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Many sports courts do not require fencing, but tennis courts do. If you do not have fencing around the court, it is hard to control where the balls go during game play. Fencing can also help reduce wind and noise from outside, allowing the players to perform their best. In this guide, we’ll provide some helpful tips to guide you during your tennis court fence planning.
Standard Features of Tennis Court Fencing
Most tennis court fences are 10 feet tall and constructed of chain link fencing. This provides sufficient protection for balls flying in the air. Some fences also have an angled section of fencing along the top to further prevent balls from going out of the court. The fence should have at least one gate to enter and exit through. If there are dividing fences between courts, there may need to be an entrance for each section.
Things to Consider When Designing a Tennis Court Fence
You could set up a generic tennis court fence that just wraps around the court, but that may not be ideal for your situation. Consider these factors during the planning process:
- Wind Control: Most tennis court fences are lighted with fence screens to keep wind out. The screens still allow some air flow so the court does not get too hot, but it keeps the cross wind to a minimum. You could use screens on two sides of the court or all four, depending on how windy it gets in your area.
- Privacy: If you do not want people passing by to watch the tennis players, you will need a thick mesh or potentially a double set of mesh. You could also use fencing around the property to prevent people from walking into the area without a purpose.
- Height: If the ground around the tennis court is raised, you may not need a 10 foot fence. The fencing would need to be ten feet higher than the base of the court. If the ground is 4 feet high, you would only need a 6 foot fence. Your fence installers can discuss those options with you during your consultation.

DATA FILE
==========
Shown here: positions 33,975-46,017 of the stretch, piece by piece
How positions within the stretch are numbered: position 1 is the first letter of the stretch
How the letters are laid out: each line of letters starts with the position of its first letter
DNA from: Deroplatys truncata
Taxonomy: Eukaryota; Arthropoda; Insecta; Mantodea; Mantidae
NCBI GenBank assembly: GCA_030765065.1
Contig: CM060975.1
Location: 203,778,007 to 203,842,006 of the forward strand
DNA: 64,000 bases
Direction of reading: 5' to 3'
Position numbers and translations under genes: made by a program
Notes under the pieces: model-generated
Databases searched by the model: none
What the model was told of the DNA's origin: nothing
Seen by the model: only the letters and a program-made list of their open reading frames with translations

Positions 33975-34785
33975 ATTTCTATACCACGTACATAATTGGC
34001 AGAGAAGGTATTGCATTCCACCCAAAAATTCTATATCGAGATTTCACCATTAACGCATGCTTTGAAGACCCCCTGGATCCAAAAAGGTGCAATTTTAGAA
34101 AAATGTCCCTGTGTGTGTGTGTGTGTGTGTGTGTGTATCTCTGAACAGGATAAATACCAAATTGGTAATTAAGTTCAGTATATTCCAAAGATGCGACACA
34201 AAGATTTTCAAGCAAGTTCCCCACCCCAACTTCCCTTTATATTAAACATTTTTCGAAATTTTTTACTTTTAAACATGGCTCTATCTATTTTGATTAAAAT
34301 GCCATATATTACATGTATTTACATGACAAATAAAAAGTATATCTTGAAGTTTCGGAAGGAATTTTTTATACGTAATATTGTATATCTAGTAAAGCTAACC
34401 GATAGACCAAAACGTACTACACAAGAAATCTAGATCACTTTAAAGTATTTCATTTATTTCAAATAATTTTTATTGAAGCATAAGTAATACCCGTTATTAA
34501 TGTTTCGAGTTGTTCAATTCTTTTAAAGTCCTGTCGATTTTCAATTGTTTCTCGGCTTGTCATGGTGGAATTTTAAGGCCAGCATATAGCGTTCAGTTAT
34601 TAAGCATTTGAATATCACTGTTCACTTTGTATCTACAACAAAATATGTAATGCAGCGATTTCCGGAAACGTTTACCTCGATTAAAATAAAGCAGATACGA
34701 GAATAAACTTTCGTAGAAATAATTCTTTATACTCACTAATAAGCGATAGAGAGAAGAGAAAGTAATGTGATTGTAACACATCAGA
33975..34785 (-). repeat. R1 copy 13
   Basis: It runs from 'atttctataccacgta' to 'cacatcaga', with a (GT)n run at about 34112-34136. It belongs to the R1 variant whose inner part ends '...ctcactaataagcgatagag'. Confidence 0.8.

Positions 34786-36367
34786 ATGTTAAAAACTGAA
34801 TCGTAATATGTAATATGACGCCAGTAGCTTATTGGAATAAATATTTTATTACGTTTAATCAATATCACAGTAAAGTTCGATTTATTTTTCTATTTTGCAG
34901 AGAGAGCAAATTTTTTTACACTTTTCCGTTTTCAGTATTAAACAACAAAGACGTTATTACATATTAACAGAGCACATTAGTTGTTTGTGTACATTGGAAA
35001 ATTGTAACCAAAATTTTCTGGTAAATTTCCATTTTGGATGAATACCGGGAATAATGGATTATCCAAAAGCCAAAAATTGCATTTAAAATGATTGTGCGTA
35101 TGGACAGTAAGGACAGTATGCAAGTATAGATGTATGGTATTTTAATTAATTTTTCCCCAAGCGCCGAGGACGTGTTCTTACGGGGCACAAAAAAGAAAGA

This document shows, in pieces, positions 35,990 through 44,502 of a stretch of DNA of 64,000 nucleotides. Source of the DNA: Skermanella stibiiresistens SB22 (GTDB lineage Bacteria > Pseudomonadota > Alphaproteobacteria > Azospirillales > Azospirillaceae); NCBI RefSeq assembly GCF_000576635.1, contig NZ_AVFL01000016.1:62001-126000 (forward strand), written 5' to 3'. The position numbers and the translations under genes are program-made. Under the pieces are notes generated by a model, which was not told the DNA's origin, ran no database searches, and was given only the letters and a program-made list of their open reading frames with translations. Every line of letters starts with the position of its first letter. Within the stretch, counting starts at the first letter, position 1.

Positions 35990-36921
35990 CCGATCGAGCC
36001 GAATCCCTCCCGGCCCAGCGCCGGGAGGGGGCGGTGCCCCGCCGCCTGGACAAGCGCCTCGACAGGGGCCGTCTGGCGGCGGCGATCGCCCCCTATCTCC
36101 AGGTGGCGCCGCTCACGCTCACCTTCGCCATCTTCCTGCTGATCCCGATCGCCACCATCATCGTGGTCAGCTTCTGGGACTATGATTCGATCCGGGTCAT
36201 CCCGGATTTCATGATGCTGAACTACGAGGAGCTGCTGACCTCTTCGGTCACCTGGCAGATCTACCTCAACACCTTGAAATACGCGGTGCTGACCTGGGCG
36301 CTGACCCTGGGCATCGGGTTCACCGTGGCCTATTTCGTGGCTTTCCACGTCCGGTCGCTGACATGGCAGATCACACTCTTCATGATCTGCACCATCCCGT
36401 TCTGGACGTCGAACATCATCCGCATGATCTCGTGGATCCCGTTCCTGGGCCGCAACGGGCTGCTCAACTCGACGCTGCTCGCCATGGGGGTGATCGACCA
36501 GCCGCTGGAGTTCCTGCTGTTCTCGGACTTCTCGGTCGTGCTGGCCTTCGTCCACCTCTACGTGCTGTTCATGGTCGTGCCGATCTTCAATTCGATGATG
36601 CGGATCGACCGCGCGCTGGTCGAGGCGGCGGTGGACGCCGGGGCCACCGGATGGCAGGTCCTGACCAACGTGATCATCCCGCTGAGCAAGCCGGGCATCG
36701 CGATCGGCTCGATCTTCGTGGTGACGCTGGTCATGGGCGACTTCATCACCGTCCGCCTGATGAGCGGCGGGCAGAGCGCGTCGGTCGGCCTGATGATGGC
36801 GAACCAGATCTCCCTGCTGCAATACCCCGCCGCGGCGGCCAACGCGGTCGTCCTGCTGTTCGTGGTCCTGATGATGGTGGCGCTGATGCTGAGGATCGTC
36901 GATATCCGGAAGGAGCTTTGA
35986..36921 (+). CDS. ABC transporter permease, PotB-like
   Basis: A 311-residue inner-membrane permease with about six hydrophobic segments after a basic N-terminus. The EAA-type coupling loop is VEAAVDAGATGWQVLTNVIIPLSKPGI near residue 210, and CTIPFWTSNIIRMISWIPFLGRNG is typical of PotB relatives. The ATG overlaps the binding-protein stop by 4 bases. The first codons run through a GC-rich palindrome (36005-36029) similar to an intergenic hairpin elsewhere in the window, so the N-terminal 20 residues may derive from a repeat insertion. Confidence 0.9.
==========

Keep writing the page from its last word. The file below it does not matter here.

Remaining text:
- Separation for Multiple Courts: If you have multiple tennis courts in the same area, you may want diving fences between them. These could be anywhere from 6 feet to 10 feet tall, depending on your needs. We will discuss that more in the next sections.
- Audience Visibility: If you plan to have an area for audience members to sit outside of the court, make sure that side of the fencing is left uncovered.
Fences for Practice Tennis Courts
When planning a fence for a practice tennis court, consider who will be using the area. If it is mostly amateurs learning how to play tennis, you may want dividers between the courts. These players are more likely to send a ball flying, which may interrupt people on the next court. If your practice court is used mostly by experienced players, you may leave the courts open to one another. This is especially true for school teams because the coach may want access to all the players at once.
Fences for Tournament Tennis Courts
Tournament tennis courts are typically only used for matches. They may also be used for practice from time to time, but they are primarily reserved for big events. The fencing for these courts must accommodate a larger seating area for audiences, with plenty of visibility from the stands. Wind and noise control is important for tournament courts because the players are being rated on their performances. Since these courts tend to be more decorative, you may explore more decorative fencing materials, such as black chain link fencing.
Fences for Private Tennis Courts
If you have a private tennis court on your property, you can design it to suit your needs. It may be in an area where it does not get very windy, so you can eliminate the need for mesh screening. You may want a different material than chain link fencing – something to match the existing fencing on your property. Design a tennis court fence that fits your needs and goals, and you can enjoy it for years to come.
For further assistance planning your tennis court fence or to receive a free fence installation quote, contact All Around Fence at (443) 838-9374.